10 Impressively Anguished Cry Faces in Film

Claire Danes Cry Face

Twentieth Century Fox

There’s a way to do sadness in film, and there’s a way to make sadness all about you. Many of our favorite films feature a heartbreaking scene or two that tug at the emotions ever so gently, but there are some that take that premise and run with it all the way to the cry bank by using the supreme talents of their actors and their abilities to tear-up like there’s no tomorrow.

Can you scrunch up your face and look like death’s just arrived?

Excellent, Claire Danes, we’ll see you tomorrow. From Danes to Brando, here are some truly impressive cry faces.

Tommy Wiseau in The Room (2003)

Tommy Wiseau’s masterpiece is known for many things: his insistence at clothing every character in the bargain bin from Express circa 1995; the incessant tracking shots back and forth across the Golden Gate Bridge to inform audiences that yes, this film takes place in San Francisco; the need to get up in the middle of conversations and just play some good old fashioned catch sometimes; and the remarkable ability of Lisa’s mother to have breast cancer one minute and never speak of it again. But it’s the gut wrenching scene when Johnny, the future-husband of the diabolical tramp Lisa, has finally discovered that she’s been carrying out an affair with his best friend, Mark, that solidifies why this film resonates so soundly with the cult set.

Johnny retreats to his bedroom after his ruined birthday party to wallow in his misery, smashing everything he can find in his path — breakups are hard, dude. On his way upstairs he stops to sob and yell and sob some more, sniffing a dress here, flinging a TV there. It’s the ugliest cry that ever cried, and it ends ever so dramatically. He’s fed up with this world.


Tom Hanks in Cast Away (2000)

It should be noted, firstly, that whenever Tom Hanks cries, the world cries with him. He’s America’s dad. It’s like watching a bald eagle cry. So naturally, anything the man makes that features even the slightest chance of an emotional subplot is fair game. But Cast Away is somehow the most effective, if only because it’s the strangest.

Who knew that one of the most touching friendships ever recorded in film would be carried out between one troubled man and his trusty volleyball? The relationship between Chuck and Wilson the volleyball was steady throughout the castaway’s time on the island, and became the only strength he had to keep him going when he found the courage to try to escape. When the time for that great escape came and Chuck headed for the open ocean, the situation turns even more dire when Wilson drifts away from the raft. Lose a chance for survival or the best friend he’s had in years? It’s Sophie’s choice, and Chuck’s anguish is exceedingly evident as he yells and sobs over WILSONNNNNN.


Noah Hathaway in The NeverEnding Story (1984)

In what is still probably the most traumatizing part of any child’s (or adult’s), film repertoire, the scene in which our intrepid hero Atreyu attempts to coax his horse out of the Swamp of Sadness is just devastating. If you’ve ever had nightmares about losing your pet, then you’ll recognize the despair and panic Atreyu is experiencing trying to pull Artax out of the muddy, oily swamp.

It’s an earnest and desperate cry that turns into begging; that horse is sinking and there’s no amount of persuasion that his tears will stop it. It’s like every old Lassie short combined with a lesson from Child Acting 101.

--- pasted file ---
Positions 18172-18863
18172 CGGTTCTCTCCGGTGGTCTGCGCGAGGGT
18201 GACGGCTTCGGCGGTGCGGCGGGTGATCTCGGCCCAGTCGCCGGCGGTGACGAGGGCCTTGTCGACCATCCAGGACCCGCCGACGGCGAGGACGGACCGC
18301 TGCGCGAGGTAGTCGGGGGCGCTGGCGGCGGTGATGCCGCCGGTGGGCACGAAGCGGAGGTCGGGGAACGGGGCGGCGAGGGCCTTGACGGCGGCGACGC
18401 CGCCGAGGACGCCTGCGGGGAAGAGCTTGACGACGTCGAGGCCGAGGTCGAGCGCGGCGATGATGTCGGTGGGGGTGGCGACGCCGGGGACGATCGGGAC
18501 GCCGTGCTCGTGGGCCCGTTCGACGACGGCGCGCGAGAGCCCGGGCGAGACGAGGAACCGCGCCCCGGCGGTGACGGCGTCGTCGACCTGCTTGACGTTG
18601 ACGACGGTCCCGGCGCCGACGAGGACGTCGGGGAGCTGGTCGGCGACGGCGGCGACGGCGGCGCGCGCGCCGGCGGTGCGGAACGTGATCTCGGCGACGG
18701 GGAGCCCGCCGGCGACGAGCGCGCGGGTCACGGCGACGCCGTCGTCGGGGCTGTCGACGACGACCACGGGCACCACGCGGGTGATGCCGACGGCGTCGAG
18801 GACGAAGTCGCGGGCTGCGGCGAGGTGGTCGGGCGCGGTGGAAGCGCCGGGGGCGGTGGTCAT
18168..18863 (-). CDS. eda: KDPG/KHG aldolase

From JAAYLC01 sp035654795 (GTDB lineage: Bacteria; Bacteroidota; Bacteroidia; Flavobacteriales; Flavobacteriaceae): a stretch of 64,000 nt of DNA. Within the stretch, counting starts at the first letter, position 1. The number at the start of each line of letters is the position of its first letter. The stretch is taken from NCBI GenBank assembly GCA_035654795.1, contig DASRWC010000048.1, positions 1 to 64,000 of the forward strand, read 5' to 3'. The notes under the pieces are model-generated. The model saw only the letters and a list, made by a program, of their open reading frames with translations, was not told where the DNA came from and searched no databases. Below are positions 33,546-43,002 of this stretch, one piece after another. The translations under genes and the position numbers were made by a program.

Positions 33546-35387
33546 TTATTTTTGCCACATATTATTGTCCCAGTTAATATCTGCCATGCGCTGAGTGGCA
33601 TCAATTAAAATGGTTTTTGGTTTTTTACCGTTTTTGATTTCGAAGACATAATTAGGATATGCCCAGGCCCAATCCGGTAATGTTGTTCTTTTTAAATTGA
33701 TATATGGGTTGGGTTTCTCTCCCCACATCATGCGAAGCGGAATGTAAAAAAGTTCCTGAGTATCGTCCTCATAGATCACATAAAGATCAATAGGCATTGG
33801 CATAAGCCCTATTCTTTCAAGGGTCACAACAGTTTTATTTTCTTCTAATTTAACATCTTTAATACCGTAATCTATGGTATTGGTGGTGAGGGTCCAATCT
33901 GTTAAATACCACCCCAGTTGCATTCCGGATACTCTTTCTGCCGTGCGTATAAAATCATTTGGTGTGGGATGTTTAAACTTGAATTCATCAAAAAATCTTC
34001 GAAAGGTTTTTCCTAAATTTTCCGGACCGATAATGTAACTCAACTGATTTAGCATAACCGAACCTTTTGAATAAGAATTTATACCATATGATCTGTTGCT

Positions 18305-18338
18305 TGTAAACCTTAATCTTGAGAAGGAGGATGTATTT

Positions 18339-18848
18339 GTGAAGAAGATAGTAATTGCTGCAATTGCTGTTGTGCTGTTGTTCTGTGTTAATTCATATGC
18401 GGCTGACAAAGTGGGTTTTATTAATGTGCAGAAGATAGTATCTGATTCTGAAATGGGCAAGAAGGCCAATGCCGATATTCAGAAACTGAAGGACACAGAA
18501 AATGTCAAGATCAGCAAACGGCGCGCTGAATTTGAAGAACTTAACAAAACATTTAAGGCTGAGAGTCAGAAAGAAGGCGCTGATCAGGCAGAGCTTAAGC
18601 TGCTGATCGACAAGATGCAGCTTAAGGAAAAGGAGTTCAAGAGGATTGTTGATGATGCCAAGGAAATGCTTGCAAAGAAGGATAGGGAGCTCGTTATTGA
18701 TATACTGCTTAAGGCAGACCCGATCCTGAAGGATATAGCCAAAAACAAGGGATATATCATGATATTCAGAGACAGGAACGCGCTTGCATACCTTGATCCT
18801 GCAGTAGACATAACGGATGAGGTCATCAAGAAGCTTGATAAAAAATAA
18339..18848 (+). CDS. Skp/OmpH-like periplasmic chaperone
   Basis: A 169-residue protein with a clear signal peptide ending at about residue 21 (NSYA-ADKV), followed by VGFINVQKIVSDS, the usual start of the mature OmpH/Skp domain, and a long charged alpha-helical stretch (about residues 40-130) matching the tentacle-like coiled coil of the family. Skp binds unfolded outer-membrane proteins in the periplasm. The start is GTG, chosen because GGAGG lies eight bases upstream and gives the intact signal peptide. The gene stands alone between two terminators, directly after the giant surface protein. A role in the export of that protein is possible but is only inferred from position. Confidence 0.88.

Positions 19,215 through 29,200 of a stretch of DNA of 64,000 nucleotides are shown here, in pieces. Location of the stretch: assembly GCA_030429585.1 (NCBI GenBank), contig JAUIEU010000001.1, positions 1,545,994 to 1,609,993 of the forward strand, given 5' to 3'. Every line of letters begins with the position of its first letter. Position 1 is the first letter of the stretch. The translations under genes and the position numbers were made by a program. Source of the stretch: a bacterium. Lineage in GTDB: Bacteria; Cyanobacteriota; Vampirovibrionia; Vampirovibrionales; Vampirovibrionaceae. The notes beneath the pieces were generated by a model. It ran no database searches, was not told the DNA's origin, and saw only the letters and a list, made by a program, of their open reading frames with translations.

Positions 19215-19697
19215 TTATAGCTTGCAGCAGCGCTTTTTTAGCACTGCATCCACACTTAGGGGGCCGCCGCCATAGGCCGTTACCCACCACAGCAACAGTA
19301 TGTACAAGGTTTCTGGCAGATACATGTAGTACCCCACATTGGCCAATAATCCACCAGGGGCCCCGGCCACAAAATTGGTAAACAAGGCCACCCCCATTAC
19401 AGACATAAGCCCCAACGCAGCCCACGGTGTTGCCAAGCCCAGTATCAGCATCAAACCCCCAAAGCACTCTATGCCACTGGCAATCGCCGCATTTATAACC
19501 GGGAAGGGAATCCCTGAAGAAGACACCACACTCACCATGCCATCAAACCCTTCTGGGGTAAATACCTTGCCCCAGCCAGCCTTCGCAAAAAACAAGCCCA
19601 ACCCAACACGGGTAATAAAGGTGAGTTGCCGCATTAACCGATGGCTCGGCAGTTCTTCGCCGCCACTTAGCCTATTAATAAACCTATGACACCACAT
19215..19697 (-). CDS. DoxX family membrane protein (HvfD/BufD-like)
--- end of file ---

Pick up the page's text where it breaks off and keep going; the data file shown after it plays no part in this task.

Anna Chlumsky in My Girl (1991)

There’s probably not a soul alive who can get through this film without a couple tissues, and if you can, I commend you (or maybe we should all avoid you?), because it’s emotional napalm in several categories: father-daughter relationships, girls and coming of age stories, first loves and unrequited crushes, beautiful friendships, unprecedented Macaulay Culkin deaths and the danger of hornets. Not even once, kids.

You know the drill: little bespectacled Thomas J. (Macaulay Culkin) goes off to the woods to search for Vada’s (Anna Chlumsky) mood ring and gets stung by hornets, and he dies from the subsequent allergic reaction and breaks our hearts forever. At his funeral, it’s little Vada’s ugly, raw sorrow and insistence that someone should “Put on his glasses! He can’t see without his glasses!” that makes this more than sad; it’s definitive. Picture that tiny, wailing child. Are you sad, or are you Vada Sultenfuss grieving Thomas J. sad? That’s what I thought.


Marlon Brando in A Streetcar Named Desire (1951)

There’s nothing quite aesthetically ugly about Marlon Brando’s crying face, but everything Stanley Kowalski stands for in his iconic scene when he calls for his wife one last time is truly repugnant. He’s drunk, brash, crude and angry; having gotten what he’s wanted the whole film — to finally get Blanche out of their lives — he’s now set on Stella going back to their apartment to resume her role as his dutiful wife once again.

But she’s seen what he’s done, and fearing for herself and their unborn baby, she’s more hesitant this time to answer to his every beck and call. “STELLA, HEY STELLA” is iconic for a reason; it’s pathetic and immature, the Peter Gabriel boombox of flimsy apologies. Now if only the Simpsons musical version existed in real life.

In childhood, Samantha had a Mary Katherine Gallagher-esque flair for the dramatic, as well as the same penchant for Lifetime original movies. And while she can still quote the entire monologue from A Woman Scorned: The Betty Broderick Story, her tastes in film have luckily changed. During an interview, director Tommy Wiseau once called her a “good reporter, but not that intimidating if we’re being honest.” She once lived in Chinatown and told her neighbor Jake to “forget it” so many times that he threatened to stop talking to her.

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